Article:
•    Because it is an annual project, you can focus on different areas in different years.  This year, my husband went into the attic.  Ayup.  I need to go through the linen closet and our CD collection.  The point is that you don’t have to do every thing every year.  Lord willing, and the creek don’t rise, we’ll do it again this time next year. 

•    The feeling of buoyancy that comes with letting go.  It is not quite as good as losing twenty pounds, but a close second. 

•    The sense of martyrdom and sacrifice.  One needs a brave and stolid heart.  My great relinquishment this year is two boxes of empty canning jars, which reduces my collection of empty canning jars from 120 to 104.  I remember with fondness a time with three hungry boys when those jars were full of applesauce, salsa, peaches and grape juice.  I worry about selling the empty jars, lest my sons forget the former glory days of their martyred mother. 

•    A renewed love and respect for my folks, the ones who gave me my husband.  They love the beauty of a clean and ordered life; I keep hoping if I stand close to them it will rub off on me.  Their example constantly inspires me, but on these weekends my love for them surges. 

While I surveyed my house for potential sale items last night, I listened to this delightful piece from Three Men in a Boat.

George said, “You know, we are on a wrong track altogether.  We must not think of the things we could do with, only of the things we can’t do without.”

George comes out really quite sensible at times.  You’d be surprised.  I call that downright wisdom, not merely as regards the present case, but with reference to our trip up the river of life generally.  How many people on that voyage load up the boat ‘til it is ever in danger of swamping with a store of foolish things which they think is central to the pleasure and comfort of the trip, but which are only really useless lumber?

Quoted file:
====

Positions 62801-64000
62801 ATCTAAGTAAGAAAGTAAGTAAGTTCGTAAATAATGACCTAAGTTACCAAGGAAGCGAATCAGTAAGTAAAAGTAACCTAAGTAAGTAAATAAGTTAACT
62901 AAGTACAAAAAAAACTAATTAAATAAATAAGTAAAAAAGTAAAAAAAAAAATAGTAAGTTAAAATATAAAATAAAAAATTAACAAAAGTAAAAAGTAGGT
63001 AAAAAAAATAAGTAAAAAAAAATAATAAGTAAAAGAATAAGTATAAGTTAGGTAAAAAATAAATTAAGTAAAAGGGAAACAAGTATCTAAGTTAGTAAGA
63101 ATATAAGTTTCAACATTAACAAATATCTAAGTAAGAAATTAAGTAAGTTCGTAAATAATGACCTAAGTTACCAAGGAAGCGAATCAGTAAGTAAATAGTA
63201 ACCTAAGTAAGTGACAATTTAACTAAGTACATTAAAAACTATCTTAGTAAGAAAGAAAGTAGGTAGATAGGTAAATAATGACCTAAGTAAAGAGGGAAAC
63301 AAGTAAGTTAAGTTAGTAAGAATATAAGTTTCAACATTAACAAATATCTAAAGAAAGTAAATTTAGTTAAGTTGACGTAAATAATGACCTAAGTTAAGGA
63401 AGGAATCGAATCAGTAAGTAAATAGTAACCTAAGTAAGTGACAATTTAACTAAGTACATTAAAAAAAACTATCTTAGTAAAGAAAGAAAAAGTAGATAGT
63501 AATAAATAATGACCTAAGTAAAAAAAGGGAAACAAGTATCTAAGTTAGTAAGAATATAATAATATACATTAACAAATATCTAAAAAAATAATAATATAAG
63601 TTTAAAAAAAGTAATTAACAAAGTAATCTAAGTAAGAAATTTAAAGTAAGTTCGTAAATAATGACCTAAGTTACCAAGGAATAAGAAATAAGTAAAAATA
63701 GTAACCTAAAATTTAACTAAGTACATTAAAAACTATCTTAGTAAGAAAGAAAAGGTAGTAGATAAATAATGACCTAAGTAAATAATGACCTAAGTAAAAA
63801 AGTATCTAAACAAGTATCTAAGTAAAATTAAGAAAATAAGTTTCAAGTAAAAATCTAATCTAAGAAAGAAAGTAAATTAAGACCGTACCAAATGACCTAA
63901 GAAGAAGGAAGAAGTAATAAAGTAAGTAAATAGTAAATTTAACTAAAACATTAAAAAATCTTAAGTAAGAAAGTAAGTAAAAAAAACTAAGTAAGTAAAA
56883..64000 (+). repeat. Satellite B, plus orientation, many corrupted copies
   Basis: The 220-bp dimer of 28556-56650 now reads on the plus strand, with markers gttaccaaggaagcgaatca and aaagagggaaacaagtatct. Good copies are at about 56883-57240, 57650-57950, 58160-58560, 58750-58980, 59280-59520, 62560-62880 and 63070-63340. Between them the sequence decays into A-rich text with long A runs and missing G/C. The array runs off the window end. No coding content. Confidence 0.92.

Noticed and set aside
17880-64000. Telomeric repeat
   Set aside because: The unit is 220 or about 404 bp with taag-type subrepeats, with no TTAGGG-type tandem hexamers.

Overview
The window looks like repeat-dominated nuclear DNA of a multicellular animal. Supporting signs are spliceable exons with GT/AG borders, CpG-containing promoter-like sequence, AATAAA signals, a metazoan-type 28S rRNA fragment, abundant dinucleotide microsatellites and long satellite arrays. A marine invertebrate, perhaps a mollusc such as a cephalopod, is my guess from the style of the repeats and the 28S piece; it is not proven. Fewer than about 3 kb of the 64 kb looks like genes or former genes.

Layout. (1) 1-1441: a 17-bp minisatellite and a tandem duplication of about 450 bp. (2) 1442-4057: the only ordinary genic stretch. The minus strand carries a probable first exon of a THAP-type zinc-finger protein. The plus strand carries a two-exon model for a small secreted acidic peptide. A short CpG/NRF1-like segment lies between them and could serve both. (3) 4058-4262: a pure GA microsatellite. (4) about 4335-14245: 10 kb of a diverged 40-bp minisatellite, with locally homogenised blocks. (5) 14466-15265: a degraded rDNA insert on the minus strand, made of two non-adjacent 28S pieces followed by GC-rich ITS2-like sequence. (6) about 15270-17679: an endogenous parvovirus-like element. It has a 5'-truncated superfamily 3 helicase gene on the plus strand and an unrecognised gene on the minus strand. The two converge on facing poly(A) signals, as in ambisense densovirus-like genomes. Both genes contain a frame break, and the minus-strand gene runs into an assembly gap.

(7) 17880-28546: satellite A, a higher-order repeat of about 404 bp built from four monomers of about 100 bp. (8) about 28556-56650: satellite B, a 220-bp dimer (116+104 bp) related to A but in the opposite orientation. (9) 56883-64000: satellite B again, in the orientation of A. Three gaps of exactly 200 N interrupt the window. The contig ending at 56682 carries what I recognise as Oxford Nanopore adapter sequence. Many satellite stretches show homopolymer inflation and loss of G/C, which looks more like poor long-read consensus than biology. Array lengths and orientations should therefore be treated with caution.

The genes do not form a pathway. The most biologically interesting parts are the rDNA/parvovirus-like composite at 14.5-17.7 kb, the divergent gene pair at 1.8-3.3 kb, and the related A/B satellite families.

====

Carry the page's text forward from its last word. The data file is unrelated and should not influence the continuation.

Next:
How they pile the poor little craft mast high with fine clothes and big houses, with useless servants and a host of swell friends that do not care a tuppance for them, and that they do not care three ha’pennies for. [with…, with…, with…]


It is lumber, man, all lumber.  Throw it overboard!  It makes the boat so heavy to pull you nearly faint at the oars.  It makes it so cumbersome and dangerous to manage, you never know a moment’s freedom from anxiety and care, never gain a moment’s rest for dreamy laziness – no time to watch the windy shadows skimming lightly o’er the shallows, or the glittering sunbeams flitting in and out among the ripples, or the great trees by the margin looking down at their own image, or the woods all green and golden, or the lilies white and yellow, or the somber-waving rushes, or the sedges, or the orchids, or the blue forget-me-nots.

Throw the lumber over, man!  Let your boat of life be light, packed with only what you need – a homely home and simple pleasures, one or two friends, worth the name, someone to love and someone to love you, a cat, a dog, and a pipe or two, enough to eat and enough to wear, and a little more than enough to drink; for thirst is a dangerous thing.

                                    ~ Jerome K. Jerome